The conclusions from Florida are supported by research from Kick It Out19 in relation to incidents of racism, homophobia and other forms of discrimination in the top four leagues of English football. Kick It Out reported a 38% increase in the number of incidents between Sept 2017 and Feb 2018 compared to the same period in the previous season. The increase is partially explained by the increased prevalence of social media which provides people with a faceless forum from which to comment. More positively the increase is also partially explained by better systems for reporting offensive comments and greater confidence from members of the public in reporting incidents.

The early part of this year has seen a number of racist incidents particularly in football. One of the most recent being the abuse faced by Danny Rose and Raheem Sterling during England’s Euro 202020 qualifier against Montenegro. UEFA have charged Montenegro with racist behaviour and sanctions will be set down in May if they are found guilty. Racism is not limited to football but there is a sense that it has reached a point in this sport where something must be done.

Early in 2018 the FA announced21 their decision to adopt a Rooney Rule in relation to recruitment. The hope is that by ensuring BAME candidates are on the short list for roles it will encourage greater participation in the coaching and management of the sport from those from BAME backgrounds and consequently create a more inclusive and representative sport. The ECB22 have also adopted a Rooney Rule following its work on the South Asian Strategy23, a plan designed to increase the participation of the South Asian community in all aspects of ECB led cricket. We watch with interest to see how this plays out.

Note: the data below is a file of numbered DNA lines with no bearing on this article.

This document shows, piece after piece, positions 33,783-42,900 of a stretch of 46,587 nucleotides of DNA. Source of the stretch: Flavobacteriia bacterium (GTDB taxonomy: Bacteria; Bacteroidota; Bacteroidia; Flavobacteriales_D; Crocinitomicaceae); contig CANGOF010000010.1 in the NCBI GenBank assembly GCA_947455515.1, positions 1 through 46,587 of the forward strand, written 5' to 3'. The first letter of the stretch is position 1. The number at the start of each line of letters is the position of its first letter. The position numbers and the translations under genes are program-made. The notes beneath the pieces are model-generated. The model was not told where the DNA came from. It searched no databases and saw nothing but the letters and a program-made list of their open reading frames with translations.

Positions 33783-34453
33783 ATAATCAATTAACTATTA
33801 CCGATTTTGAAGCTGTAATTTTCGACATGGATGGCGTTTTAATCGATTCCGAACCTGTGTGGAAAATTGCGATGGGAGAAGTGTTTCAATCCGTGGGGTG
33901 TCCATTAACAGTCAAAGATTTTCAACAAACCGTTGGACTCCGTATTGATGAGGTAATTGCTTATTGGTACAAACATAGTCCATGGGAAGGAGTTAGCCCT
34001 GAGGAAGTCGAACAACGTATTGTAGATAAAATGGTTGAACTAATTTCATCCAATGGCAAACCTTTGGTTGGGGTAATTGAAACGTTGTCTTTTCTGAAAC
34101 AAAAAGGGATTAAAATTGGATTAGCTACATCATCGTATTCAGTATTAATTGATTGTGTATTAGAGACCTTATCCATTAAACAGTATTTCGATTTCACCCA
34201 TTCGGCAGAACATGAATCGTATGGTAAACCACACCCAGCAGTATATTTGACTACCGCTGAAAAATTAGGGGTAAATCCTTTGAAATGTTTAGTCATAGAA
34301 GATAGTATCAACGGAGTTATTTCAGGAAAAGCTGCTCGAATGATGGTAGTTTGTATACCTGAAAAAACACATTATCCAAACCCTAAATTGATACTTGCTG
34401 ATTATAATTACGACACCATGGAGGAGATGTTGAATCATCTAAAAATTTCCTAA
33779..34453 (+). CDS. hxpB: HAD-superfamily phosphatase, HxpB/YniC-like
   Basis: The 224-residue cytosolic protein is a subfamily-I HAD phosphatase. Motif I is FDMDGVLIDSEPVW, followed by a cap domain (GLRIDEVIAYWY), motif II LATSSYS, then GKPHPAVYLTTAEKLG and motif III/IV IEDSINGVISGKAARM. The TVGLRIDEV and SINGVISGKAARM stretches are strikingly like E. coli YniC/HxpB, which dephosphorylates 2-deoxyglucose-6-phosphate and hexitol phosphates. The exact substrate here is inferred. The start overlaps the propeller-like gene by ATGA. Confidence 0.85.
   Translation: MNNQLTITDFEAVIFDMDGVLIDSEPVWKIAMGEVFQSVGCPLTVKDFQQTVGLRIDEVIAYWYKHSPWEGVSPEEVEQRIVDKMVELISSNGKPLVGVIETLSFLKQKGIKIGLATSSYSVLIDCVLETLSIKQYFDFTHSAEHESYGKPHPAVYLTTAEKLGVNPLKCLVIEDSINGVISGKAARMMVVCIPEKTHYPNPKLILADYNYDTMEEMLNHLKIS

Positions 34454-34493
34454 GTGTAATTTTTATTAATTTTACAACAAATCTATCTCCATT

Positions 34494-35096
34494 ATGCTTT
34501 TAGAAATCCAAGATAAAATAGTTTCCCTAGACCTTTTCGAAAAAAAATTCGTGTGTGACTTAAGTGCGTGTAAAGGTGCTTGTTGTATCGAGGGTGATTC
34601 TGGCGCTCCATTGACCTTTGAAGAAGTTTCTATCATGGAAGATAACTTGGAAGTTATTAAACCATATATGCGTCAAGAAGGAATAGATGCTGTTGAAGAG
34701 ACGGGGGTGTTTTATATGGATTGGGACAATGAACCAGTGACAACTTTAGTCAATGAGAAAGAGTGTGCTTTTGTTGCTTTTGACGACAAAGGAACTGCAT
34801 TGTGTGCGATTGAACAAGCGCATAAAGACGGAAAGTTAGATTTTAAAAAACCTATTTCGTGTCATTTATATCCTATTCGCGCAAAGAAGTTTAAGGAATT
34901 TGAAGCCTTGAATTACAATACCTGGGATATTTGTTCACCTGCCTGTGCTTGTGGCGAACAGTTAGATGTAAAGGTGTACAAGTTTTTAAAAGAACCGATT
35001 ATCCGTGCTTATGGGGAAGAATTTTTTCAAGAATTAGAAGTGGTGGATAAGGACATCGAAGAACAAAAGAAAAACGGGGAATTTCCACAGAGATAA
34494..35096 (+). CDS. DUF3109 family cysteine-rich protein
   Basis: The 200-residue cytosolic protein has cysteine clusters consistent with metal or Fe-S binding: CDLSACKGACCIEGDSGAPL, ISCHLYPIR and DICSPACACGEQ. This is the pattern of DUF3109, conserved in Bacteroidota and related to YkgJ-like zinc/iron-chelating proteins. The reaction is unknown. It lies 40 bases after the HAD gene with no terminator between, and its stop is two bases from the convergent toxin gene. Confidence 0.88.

Sexual orientation discrimination

Tackling homophobic discrimination in sport has typically lagged behind tackling sex and race discrimination. In 2018 we saw some very public statements of support for LGBT sport, a reflection of its increased profile and the general public discourse on the subject. In November 2018 Wembley’s iconic arch was lit in every colour of the rainbow as Stonewall FC24 played Wilberforce Wanderers AFC at the home of football. The game was played during the annual rainbow laces campaign25 when players and officials are encouraged to wear rainbow laces to raise awareness and show support for LGBT supporters, athletes and staff.

While there remain very few openly gay athletes in many of the leading sports, we have seen public displays of support from role models across the world. Joe Root26 challenged Shannon Gabriel over his use of homosexuality as an insult – calling him out on the pitch, Root said “Don’t use it as an insult, there’s nothing wrong with being gay”. This year Danish pro soccer player Viktor Fischer27 also challenged fans for chanting gay slurs against him. In his comments to TV2 he said, “The problem for me here is that the word "gay’"was used as an insult…It never should have been [an insult], and especially in 2019 in Denmark, it should not be anymore”. Actions of athletes, coaches and referees all help to challenge the situation and should be encouraged and supported.